This project explores the invisible terrain of WiFi networks in urban spaces by light painting signal strength in long-exposure photographs. A four-metre long measuring rod with 80 points of light reveals cross-sections through WiFi networks using a photographic technique called light-painting.
Bionic horror by designers James Auger and Jimmy Loizeau, who have created a clock that traps insects on flypaper before depositing them into a vat of bacteria. The resulting chemical reaction – a form of digestion – results into electric power that keeps the roller rolling and the clock ticking.
At first sight the Fly Paper Clock seems odious and prosperous, however, we must applaud its self-sustaining quality. Will we one day have our houses crowded of insect catching domestic robots? NPR has an article on more meat eating furniture, including a table that consumes mice.
Thanks Roy van den Heuvel.
There are many advantages of bare feet sporting: better motion control, more feeling in your feet and direct floor contact, etc. In this way you are more grounded and more aware of your feet and movements. Its also a good training for stronger feet. But a disadvantage is the risk of injuries, you can easily twist or slip.
The footsticker improves the activity and keeps the bare foot feeling! The flexible material feels like a second skin. This footsticker gives you more grip, support and protection. It was an independent graduation project at Nike EMEA by Frieke Severs.
With his speculative ‘acoustic garden’ David Benqué tries to explore our cultural and aesthetic relationship to nature. He states that the current debate around Genetic Engineering is centred around subjects like food and healthcare but that the altering of nature is no new development. Mankind altered nature for hundreds of years. Think of flowers and mind altering weeds. Benqué wants to question the role of our aesthetic relationship to nature in this age of synthetic biology.
Inspired by body language of animals (in particular squamates and porcupines), designer Jop Japenga created a headphone with an adaptive skin that responds to the music played on them – resembling a bird performing a mating dance.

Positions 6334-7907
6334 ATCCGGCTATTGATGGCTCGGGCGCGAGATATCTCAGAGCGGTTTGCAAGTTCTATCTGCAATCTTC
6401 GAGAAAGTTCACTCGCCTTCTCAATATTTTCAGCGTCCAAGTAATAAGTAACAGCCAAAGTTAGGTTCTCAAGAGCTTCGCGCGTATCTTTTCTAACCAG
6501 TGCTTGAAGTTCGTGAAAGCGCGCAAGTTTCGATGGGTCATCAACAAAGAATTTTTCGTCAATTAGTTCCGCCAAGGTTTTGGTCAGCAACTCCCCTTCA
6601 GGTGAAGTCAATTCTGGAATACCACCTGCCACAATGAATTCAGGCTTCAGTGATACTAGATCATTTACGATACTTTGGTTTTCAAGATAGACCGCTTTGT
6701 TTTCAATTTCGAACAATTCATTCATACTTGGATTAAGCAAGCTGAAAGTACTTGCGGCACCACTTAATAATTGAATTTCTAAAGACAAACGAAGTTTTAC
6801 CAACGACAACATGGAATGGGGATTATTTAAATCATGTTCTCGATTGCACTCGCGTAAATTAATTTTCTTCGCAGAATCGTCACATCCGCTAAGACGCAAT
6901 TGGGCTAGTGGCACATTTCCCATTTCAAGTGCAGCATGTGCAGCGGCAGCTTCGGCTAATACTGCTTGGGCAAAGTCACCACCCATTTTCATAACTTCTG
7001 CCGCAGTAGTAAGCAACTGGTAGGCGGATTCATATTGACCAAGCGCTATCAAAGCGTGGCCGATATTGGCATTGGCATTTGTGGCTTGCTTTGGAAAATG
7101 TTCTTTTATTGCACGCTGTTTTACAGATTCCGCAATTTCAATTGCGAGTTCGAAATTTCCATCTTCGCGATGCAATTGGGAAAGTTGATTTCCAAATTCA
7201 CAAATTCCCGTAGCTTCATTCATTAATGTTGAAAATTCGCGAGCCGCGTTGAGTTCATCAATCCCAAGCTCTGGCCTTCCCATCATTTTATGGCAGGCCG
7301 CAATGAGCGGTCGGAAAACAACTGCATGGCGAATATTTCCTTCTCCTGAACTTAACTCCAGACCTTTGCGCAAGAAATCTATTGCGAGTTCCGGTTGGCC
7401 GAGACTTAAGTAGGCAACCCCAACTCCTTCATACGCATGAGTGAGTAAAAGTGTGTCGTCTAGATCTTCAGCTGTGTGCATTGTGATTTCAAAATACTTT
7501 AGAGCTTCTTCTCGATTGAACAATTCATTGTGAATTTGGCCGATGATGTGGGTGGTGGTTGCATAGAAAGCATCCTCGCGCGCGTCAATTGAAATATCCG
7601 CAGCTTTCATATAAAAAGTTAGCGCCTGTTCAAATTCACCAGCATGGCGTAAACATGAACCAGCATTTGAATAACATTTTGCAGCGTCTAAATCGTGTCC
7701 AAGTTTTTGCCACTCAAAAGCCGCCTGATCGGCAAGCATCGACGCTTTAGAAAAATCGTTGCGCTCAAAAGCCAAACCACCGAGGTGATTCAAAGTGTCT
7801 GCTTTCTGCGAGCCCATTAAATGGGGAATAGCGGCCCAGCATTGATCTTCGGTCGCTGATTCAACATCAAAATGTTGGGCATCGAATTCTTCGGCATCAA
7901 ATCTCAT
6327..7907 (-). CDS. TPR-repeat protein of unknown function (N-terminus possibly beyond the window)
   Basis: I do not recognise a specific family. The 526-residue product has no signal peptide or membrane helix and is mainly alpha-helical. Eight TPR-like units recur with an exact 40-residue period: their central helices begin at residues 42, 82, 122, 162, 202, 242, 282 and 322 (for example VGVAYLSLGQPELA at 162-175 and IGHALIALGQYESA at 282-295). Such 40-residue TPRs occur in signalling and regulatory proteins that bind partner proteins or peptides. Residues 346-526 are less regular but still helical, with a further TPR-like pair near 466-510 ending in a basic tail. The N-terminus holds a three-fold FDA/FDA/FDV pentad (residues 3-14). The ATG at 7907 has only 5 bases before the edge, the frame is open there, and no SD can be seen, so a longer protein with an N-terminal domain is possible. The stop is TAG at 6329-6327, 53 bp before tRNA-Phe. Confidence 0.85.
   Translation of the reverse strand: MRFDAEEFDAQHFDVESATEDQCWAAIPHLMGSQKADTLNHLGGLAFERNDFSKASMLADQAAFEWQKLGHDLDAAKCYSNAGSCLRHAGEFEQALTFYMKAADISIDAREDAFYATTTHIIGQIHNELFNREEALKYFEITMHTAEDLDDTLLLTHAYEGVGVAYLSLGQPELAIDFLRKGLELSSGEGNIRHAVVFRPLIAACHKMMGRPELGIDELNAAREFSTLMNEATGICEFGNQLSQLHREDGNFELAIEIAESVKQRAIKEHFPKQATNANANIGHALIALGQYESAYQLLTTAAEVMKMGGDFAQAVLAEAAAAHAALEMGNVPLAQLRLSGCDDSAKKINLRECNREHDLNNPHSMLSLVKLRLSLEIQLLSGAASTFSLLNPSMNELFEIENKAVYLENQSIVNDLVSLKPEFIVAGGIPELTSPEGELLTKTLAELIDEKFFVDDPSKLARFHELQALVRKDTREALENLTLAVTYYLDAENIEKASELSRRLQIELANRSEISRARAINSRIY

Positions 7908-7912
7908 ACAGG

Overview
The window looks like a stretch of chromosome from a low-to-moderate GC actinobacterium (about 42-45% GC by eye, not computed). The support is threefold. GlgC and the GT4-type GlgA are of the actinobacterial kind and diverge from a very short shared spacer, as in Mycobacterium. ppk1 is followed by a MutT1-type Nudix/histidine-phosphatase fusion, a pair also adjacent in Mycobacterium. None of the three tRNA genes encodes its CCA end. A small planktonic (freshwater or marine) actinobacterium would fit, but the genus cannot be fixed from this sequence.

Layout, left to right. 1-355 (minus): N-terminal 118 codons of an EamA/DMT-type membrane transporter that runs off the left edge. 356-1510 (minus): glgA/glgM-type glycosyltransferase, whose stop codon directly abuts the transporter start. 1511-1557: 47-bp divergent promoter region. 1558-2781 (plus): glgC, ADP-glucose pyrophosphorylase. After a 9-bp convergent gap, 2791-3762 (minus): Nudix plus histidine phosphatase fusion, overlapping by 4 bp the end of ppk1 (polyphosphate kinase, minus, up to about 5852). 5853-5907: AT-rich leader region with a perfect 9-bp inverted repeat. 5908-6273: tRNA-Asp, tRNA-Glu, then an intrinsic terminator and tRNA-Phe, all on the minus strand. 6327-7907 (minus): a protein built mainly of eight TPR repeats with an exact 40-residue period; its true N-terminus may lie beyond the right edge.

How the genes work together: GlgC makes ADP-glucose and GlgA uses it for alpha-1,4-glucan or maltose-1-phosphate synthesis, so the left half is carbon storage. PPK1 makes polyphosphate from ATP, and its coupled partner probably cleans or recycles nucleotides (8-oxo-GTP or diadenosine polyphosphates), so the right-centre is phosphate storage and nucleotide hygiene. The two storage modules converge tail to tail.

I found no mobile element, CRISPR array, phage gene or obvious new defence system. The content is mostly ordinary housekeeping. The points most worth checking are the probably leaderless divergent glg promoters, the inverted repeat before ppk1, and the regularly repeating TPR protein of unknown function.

The concept of his headphone was to make an public depiction of one’s frame of mind rather than a set of headphones that just reacted to the hits of every song. Inner atmosphere is communicated through a skin of reflective scales. Japenga used memory metal, an Arduino controller and custom electronic to create a working prototype with kinetic scales on the band that wave with either energetic or subtle force in accordance with the genre of music.
This extraordinary concept model that came out of the batcave of BMW shows how textile might be the future of car design. By replacing metal bodywork with a strong but flexible skin the Beamer they call GINA can transform on the spot to suit your mood. Things like opening the bonnet or adjusting your headlights suddenly become something fluid and natural.
For the future it holds the promise that a car will adapt to you and your current needs. Do you have a party and need a sleek saloon or did you just do your groceries and need some more room in the trunk? With a flexible skin this is all possible within one vehicle.
The Intimacy dress takes our notion personal space to a next level: the closer someone approaches, the more transparent the dress becomes. As such, the garment becomes a sort of second skin that allows the body to become an ‘interface’. As the interaction is similar to known interfacial body functions like blushing, one can anticipate the interaction to function on an intuitive level.
The dress is comprised of a flexible e-foil, which becomes transparent when slightly powered. The project is being developed by Studio Roosegaarde in collaboration with V2 as an exploration of the relationship between intimacy and technology.
At the beach, I’m always on the look-out for seashells big enough to hold against my ear to hear the sound of the sea. This child-like behavior still resonates with me. But I got really puzzled when I saw this movie on wired.co.uk.
How it it possible that I can look at an installation, created by Nils Völker using 108 plastic bags, two CPU cooling fans. MDF, relays, countless screws and an Arduino controller and all I can think of is the sea?